Yes…I am writing about homework again.
As parents we want our kids to be part of clubs and exhibit their talents in theater and sports. We want them to part of these things because we know the benefits.
Homework doesn’t have the same benefits. Homework is done in isolation. It is rarely a creative outlet. It doesn’t always encourage engagement. Or a love of reading. It doesn’t help our students see patterns in math or history. Critical thinking. Not really.
At least not in the way I usually see it done.
If I consider what’s more important: answering comprehension questions about a piece of reading or learning to love reading, I choose the love of reading. I haven’t heard of comprehension questions inspiring a love of reading. If I am wrong, please share.
If I consider what’s more important: completing 20 problems in math or recognizing the beauty of math and mathematical relationships, I chose the beauty in math. Every time.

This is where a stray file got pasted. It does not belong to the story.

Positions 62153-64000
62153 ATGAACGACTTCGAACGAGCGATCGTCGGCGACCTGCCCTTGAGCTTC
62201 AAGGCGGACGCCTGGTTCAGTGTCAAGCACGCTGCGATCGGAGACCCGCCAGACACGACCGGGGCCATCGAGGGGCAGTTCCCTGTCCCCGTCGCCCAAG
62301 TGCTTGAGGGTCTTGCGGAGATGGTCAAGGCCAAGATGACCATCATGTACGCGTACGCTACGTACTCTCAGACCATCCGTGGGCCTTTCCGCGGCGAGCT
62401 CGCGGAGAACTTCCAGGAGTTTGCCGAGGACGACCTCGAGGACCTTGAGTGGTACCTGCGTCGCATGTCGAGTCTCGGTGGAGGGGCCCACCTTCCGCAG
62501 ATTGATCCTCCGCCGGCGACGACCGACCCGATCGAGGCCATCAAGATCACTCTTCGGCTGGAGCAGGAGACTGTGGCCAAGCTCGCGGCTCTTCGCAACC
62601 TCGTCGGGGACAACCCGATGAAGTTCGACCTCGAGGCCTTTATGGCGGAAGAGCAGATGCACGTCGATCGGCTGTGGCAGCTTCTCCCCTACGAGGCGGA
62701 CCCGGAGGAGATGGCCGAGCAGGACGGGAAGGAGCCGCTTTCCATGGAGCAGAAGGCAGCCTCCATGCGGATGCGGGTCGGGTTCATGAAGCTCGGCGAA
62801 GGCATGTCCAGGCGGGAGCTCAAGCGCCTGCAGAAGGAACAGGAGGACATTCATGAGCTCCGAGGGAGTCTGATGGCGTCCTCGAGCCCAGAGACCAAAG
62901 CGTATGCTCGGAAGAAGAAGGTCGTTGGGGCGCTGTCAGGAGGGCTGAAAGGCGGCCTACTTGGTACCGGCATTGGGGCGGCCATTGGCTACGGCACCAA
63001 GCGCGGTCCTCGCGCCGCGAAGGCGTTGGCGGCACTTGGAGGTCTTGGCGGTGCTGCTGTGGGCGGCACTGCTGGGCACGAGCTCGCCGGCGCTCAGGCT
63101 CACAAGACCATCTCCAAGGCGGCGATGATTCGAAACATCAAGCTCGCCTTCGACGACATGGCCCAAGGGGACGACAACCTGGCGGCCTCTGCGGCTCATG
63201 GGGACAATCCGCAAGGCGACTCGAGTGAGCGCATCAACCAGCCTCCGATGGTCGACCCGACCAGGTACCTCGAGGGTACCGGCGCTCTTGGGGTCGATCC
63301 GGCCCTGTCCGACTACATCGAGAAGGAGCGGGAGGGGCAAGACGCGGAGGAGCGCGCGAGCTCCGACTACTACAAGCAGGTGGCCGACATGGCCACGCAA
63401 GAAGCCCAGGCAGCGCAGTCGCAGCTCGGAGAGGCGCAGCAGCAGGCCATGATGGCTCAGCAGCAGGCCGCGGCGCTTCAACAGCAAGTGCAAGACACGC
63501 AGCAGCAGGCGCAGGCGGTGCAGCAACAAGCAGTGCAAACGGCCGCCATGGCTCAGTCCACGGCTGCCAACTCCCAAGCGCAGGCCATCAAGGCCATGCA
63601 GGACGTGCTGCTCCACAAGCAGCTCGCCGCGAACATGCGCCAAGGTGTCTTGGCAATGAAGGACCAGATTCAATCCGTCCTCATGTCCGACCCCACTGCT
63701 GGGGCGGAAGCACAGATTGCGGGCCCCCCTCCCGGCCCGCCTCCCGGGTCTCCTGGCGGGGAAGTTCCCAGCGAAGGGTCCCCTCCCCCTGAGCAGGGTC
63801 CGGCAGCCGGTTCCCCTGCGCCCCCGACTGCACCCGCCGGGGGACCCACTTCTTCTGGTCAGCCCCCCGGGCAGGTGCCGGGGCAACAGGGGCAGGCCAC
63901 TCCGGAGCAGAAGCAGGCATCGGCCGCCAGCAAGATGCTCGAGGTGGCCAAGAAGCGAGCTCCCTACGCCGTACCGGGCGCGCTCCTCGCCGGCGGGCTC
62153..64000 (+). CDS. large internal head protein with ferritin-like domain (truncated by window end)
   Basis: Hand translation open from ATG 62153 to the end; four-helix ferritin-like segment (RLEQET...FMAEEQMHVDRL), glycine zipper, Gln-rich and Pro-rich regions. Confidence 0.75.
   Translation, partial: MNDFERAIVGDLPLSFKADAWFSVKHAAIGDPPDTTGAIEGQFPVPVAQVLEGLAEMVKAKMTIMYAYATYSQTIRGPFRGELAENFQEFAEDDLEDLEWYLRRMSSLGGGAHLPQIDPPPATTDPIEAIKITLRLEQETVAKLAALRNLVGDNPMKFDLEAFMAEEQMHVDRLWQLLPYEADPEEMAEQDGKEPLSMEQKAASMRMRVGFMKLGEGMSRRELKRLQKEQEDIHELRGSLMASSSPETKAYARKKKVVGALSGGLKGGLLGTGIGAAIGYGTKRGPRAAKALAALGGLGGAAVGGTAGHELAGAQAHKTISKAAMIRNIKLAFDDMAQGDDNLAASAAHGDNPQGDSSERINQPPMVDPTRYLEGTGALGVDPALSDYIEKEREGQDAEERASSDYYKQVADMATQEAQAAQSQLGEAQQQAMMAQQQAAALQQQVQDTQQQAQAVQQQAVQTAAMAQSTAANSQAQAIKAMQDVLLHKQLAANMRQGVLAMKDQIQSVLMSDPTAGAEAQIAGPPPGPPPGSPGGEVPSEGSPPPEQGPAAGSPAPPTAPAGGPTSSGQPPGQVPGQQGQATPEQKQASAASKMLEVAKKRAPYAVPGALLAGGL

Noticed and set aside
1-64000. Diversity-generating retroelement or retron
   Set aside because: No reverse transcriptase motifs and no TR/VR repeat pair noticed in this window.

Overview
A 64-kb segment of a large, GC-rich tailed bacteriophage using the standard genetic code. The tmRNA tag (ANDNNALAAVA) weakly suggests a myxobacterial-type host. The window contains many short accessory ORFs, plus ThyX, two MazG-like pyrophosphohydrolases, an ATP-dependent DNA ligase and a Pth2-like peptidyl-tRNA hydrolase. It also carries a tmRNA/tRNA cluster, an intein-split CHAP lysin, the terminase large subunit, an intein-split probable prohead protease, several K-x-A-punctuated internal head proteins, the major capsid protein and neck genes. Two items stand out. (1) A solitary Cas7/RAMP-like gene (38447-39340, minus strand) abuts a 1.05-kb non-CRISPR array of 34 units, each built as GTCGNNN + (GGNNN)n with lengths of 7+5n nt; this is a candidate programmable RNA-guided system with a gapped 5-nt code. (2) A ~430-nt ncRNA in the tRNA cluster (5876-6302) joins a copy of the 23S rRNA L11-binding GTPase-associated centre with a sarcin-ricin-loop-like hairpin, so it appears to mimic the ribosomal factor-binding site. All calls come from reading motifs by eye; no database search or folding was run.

If I consider what’s more important: reading a section in a textbook or making connections through a collaborative discussion or building empathy by putting oneself in the shoe’s of someone from the past through analysis of primary sources, I will choose the collaborative discussion and the empathy building every time.
If I consider what’s more important: regurgitating information about the flow of energy in a food chain or building a model of this movement, I chose the model.
So, if we say we want to help our students prepare to be 21st century citizens, how is our homework reflecting that? And are we talking out of both sides of our mouth when it comes to homework?